Offshore Aquaculture Production

February 2022


Interest in culturing fish in offshore cages began in Japan roughly 6 decades ago.   From its inception, offshore cage culture has focused on high-value marine species that are in demand in the marketplace but are unsuited for aquaculture production in land-based ponds or tank systems.   However, as recirculating aquaculture system (RAS) technology has advanced, it offers a potential alternative for production of these marine species.

One fundamental goal of offshore aquaculture is to utilize the optimum environmental conditions found far from shore (sufficient water movement to continuously refresh oxygen levels within cages and disperse wastes) while minimizing conflicts with other user groups and avoiding many adverse conditions (pollution, marginal water quality, disease vectors, vandalism, etc.) associated with near-shore environments.  A major problem faced by offshore producers, however, involves logistics – vessels are required for the transport of inputs (primarily feed and fingerlings) to offshore cages and bring harvested fish back to shore.  In many regions, offshore farms also face seasonal risks from potentially catastrophic storms and hurricanes.

The practice of culturing aquatic species in offshore cages has been severely criticized in some circles, based on the potential for negative environmental impacts, but these impacts have not been sufficiently detrimental to prevent the industry from expanding in many areas of the globe.  A growing number of scientific studies indicate minimal environmental impacts when offshore farms are properly sited.  Offshore cage culture is an on-going commercial enterprise in Australia, Canada, Chile, China, Croatia, Greece, Ireland, Italy, Japan, Malta, New Zealand, Norway, Russia, the Shetland Islands, Spain, Turkey and elsewhere.   

Although the initial concept for offshore production focused on high-value marine species, salmon cage farming (found in cold climates in various parts of the world) and seabass/seabream production (concentrated in the Mediterranean Sea) have evolved to a point where these farmed species can be considered commodity products.  As a result, successful offshore aquaculture production now requires expertise in many disciplines, including engineering, biology, cold chain management and marketing.       



Two general classes of cage structures are used in offshore aquaculture: floating or submersible.  Floating cages have been most commonly used up to this stage of industry development, but submersible cages are being adopted in many regions.  Floating cage structures may be square, octagonal or circular, and constructed from a variety of materials.  Smaller cages are usually square or polygonal in form.  These cages are usually deployed in groups or clusters, sharing common walkways, work areas, and protective perimeter nets.  Construction materials generally include metal couplings, plastic or rubber pipes, polyethylene floats, sheet metal, metal tubing, or some combination of these components.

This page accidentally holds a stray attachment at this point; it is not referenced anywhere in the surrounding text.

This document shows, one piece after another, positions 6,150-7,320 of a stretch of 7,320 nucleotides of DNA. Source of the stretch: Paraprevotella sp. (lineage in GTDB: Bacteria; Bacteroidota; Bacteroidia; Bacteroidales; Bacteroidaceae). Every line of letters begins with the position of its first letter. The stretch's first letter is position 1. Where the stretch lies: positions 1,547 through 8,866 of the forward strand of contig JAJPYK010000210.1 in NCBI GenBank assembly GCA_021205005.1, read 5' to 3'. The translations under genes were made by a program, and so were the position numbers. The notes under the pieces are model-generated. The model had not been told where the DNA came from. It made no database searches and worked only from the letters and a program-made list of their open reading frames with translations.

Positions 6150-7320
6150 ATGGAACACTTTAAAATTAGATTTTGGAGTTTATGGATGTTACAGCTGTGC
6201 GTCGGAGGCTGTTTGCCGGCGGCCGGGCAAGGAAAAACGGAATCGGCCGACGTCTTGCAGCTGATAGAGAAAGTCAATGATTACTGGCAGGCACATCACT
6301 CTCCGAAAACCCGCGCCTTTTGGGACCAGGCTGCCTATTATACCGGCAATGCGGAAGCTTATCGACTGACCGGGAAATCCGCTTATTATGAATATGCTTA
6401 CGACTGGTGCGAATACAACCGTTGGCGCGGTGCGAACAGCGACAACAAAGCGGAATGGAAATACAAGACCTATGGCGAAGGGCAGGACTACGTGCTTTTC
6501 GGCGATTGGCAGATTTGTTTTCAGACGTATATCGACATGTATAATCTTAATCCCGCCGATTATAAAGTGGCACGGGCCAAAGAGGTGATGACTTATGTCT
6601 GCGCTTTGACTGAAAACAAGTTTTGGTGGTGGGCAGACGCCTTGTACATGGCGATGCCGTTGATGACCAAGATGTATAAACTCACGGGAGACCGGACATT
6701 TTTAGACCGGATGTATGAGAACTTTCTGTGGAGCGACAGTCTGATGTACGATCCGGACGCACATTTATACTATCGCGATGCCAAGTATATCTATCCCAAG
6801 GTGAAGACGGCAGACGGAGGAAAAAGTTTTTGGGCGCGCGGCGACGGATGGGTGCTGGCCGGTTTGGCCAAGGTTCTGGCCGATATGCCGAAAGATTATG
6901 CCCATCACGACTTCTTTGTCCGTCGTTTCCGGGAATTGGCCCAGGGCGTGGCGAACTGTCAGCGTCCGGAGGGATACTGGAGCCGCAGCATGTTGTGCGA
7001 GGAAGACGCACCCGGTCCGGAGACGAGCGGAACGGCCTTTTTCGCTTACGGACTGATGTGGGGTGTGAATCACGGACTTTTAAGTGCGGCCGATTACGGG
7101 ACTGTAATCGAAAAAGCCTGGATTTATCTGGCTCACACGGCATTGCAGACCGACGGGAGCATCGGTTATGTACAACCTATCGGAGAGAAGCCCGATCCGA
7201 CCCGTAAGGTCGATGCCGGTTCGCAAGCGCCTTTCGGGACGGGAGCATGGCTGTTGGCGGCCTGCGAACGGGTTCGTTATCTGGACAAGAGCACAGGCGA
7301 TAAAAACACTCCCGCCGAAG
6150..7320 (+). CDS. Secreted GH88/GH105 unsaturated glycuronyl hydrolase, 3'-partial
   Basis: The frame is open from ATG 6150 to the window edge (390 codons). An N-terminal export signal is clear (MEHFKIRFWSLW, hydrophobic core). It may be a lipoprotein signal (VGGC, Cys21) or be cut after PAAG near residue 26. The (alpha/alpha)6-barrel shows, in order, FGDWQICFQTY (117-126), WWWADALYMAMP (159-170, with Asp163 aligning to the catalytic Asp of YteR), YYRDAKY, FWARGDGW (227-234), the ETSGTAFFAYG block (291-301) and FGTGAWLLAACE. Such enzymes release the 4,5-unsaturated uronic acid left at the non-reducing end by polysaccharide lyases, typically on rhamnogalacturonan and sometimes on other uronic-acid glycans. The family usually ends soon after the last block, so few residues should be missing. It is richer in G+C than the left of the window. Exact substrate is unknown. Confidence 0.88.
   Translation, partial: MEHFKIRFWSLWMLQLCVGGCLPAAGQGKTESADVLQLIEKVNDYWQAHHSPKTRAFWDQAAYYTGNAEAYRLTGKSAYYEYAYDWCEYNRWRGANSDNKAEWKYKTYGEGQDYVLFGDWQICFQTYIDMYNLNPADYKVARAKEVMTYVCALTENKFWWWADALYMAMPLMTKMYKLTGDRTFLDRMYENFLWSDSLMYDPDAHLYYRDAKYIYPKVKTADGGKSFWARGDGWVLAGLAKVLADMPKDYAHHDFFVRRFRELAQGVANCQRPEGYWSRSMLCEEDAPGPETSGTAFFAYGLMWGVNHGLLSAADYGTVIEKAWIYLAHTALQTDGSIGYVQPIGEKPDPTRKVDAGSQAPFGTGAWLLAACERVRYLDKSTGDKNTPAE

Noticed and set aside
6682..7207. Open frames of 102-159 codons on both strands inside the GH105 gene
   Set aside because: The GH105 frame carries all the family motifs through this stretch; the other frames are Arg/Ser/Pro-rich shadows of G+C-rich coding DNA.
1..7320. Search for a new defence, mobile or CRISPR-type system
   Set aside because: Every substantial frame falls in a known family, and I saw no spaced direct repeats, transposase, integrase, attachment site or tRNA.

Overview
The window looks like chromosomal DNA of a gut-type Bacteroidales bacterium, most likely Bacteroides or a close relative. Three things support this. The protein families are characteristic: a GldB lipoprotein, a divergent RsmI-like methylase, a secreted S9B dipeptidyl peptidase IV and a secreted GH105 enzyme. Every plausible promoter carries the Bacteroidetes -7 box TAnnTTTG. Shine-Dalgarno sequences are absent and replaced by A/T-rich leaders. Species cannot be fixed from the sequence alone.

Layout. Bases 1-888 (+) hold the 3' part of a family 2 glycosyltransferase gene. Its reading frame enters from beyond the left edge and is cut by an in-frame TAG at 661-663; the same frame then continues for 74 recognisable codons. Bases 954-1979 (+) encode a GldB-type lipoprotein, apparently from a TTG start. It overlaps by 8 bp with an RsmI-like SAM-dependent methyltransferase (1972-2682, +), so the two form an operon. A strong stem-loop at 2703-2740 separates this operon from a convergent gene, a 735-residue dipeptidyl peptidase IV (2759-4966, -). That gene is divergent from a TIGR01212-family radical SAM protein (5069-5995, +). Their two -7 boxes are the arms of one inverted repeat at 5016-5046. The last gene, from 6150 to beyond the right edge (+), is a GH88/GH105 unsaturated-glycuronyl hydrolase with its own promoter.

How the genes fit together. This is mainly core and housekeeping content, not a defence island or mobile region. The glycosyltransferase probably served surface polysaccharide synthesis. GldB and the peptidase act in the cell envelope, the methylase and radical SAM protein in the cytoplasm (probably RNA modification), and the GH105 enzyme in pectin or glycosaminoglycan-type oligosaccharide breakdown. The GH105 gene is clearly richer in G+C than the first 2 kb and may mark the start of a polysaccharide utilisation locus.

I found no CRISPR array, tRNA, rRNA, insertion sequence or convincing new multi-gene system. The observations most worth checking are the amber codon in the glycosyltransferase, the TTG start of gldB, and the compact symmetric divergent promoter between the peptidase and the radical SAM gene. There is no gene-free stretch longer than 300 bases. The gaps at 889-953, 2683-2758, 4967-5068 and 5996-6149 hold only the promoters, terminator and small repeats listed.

Larger, circular structures are also widely used for floating cages.  The Bridgestone Company was the first to commercialize designs for circular floating offshore cages in Japan in the early 1970’s, converting large flexible hoses into floating rings from which cages could be hung and onto which walkways, hand rails and work areas could be attached.   Modern circular cage designs incorporate two, three or even more concentric circular floats constructed from heavy walled HDPE pipe, with regularly-spaced stanchions to facilitate the attachment of walkways and hand-rails and reinforce the overall cage structure.  Circular cages are manufactured in many countries and are available in a number of diameters. They can be adapted to a variety of force tolerances depending on the sea- and weather conditions where they will be deployed.

Be they square or round, deployed individually or in groups, floating cages are generally outfitted with an internally-hung net pen for fish culture, and a separate, externally hung heavy-duty net designed to exclude predators.  Nets can extend to depths of 20 meters, depending on site-specific conditions.  Nets can usually be treated with anti-fouling compounds, but they must be cleaned or replaced from time to time as a result of continuous colonization by marine animals such as mussels, barnacles and other creatures.   Light-weight bird netting is also often suspended over the top of floating cages.   Harvesting generally involves crowding harvest-sized fish into one portion of the net volume and loading unto a workboat tied on to the cage structure.  Increasingly, floating cages are being modified to allow for waste to be collected and concentrated for disposal.

Submersible cages are also used under certain conditions, with the main rationale being the avoidance of storm effects at the water’s surface, as well as minimizing conflicts with navigation.   These cages have been designed in various shapes, but they all require some type of system for raising or lowering the entire structure within the water column.  This may involve the use of ballast/flotation chambers incorporated into the cage structure, or a combination of cables and pulleys attached to anchors and floats.  Submersible cages also use the same structure to support both the containment net (on the internal surface) and the predator netting (on the exterior).   Harvesting takes place at the water’s surface, and some submersible cages can be partially collapsed to allow for crowding of harvestable fish to facilitate their removal.    

Mooring Systems 

A complex system of anchors, chains, cables and buoys is usually required to hold offshore cages in place.  Depending on the location and the typical weather and sea conditions, these systems may take the form of single attachments or complex webs.  The most typical configuration involves a grid of regularly spaced anchors connected to each other and to the cage(s) through cables and chains with floating buoys attached in one or more locations along the length of the cables to maintain tension while allowing for flexibility in response to wind and wave action.